Jim’s $1.8bn warning to Aussies

Treasurer Jim Chalmers will warn climate change could cost Australia about $1.8bn in crop losses alone within 30 years if further action isn’t taken. Picture: NCA NewsWire / Martin Ollman

Climate change could cost Australia about $1.8bn in crop losses alone within 30 years if drastic action isn’t taken, Treasurer Jim Chalmers has warned.

In a speech to the national drought forum in Rockhampton, Dr Chalmers unveiled the latest Treasury modelling which reveal the economic impact of inaction.

Dr Chalmers said that major events, such as the black summer bushfires and October 2022 floods, cost the economy about $1.5bn each and warned that without further action future events could grow to cost more.

“And the latest projections also show the significant impact that climate change could have on our regions,” Dr Chalmers said.

“If further action isn’t taken, Australia crop yields could be four per cent lower by 2063 – costing us about $1.8bn in GDP in today’s dollars.”

The latest modelling comes just a month after the intergenerational report forecasted climate change could, through lost productivity, cost the economy as much as $423bn by 2063 if the earth warms by more than two degrees.

That report forecasted impacts of crop yields and tourism would further burden the budget.

Treasurer Jim Chalmers will address the national drought forum in Rockhampton on Tuesday. Picture: NCA NewsWire / Martin Ollman

Dr Chalmers on Tuesday also pointed to a 433 per cent increase in just three years of Commonwealth funding under the Disaster Recovery Funding Arrangements.

“What was $335m in Commonwealth spending on disaster recovery in 2017-18, has become around $2.5bn in 2022-23,” he said.

“So, the pressure of a changing climate and more frequent natural disasters is constant, cascading, and cumulative.”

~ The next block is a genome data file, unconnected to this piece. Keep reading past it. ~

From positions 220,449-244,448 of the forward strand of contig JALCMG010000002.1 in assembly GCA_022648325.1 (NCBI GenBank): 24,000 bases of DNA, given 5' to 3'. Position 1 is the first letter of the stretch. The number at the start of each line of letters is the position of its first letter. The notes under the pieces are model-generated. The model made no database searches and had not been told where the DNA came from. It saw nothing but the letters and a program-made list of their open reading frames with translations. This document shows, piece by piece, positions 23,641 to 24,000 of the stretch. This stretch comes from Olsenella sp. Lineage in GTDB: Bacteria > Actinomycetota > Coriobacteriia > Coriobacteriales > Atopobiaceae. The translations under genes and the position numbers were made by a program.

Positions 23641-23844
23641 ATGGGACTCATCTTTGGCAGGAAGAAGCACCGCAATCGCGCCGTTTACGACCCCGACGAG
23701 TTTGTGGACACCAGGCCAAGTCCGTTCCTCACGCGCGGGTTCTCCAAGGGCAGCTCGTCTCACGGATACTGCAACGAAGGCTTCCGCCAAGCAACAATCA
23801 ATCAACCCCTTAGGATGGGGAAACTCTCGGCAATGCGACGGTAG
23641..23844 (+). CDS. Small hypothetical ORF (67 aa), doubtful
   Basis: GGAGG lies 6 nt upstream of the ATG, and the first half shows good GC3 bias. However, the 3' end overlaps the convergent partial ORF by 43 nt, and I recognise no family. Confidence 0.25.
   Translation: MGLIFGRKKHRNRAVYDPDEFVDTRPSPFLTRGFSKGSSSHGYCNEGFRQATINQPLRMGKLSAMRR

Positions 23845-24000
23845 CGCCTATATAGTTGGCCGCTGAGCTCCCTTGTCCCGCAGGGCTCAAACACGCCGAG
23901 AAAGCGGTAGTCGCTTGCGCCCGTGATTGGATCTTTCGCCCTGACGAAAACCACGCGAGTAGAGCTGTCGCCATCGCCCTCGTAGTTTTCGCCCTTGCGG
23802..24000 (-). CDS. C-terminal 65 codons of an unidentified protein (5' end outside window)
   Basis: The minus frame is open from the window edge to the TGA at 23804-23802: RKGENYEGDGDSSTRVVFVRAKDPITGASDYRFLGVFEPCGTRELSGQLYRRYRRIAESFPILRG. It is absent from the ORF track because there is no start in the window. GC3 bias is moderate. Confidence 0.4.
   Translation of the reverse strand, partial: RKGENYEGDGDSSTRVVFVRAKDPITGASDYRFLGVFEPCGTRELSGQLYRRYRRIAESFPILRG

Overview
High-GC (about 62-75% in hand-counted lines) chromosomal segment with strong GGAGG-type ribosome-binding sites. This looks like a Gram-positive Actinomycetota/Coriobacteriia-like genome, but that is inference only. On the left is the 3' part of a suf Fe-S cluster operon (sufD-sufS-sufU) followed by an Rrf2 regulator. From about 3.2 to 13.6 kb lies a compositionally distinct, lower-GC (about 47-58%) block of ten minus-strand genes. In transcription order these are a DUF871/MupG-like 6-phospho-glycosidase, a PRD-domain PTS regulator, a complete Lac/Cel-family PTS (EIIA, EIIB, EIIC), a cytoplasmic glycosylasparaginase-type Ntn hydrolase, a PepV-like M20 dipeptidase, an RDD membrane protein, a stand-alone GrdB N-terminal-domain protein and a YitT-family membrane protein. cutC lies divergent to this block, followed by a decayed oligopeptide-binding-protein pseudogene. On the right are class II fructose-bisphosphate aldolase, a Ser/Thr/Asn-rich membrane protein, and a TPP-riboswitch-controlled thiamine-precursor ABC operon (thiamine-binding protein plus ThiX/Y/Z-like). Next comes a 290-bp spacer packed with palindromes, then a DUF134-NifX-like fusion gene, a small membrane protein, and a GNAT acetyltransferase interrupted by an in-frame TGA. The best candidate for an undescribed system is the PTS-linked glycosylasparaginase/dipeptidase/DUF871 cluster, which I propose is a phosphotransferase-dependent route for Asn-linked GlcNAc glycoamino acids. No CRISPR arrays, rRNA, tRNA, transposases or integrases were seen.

Dr Chalmers used his speech to highlight the importance of decarbonisation and a transition to net-zero through investing in clean energy.

Shadow treasurer Angus Taylor earlier did not question the modelling but said it highlighted the need for the government to consider “every possible lever” to get to net zero, including nuclear technology.

The government has maintained a firm no-nuclear stance, saying it is too expensive.

“This is a feasible technology, but it’s not the only technology,” Mr Taylor told ABC Radio.

“But why would you preclude options that could make this job easier.

“This is about a balance … of technologies that can deliver the three things you need in an energy system: affordability, reliability, and sustainability. All three matter … particularly when you’re in a cost of living crisis.”

Despite the Coalition having brokered a deal to support a transition to net-zero by 2050 when in government, internal discontent over the issue returned the forefront in recent weeks, after some Nationals members sought to strike the party’s commitment to net-zero from the national platform.

The bid was ultimately defeated.

Dr Chalmers told the forum the government was doing everything it could to help farmers and regional Australians not only “respond and prepare”, but also “find opportunities within the challenge”.

Dr Chalmers’ speech comes as 200 emergency management bodies and response and recovery agencies gather in Canberra for the second day of Australia’s first national disaster preparedness summit ahead of a dry El Nino summer.

Prime Minister Anthony Albanese will address the summit on Tuesday afternoon.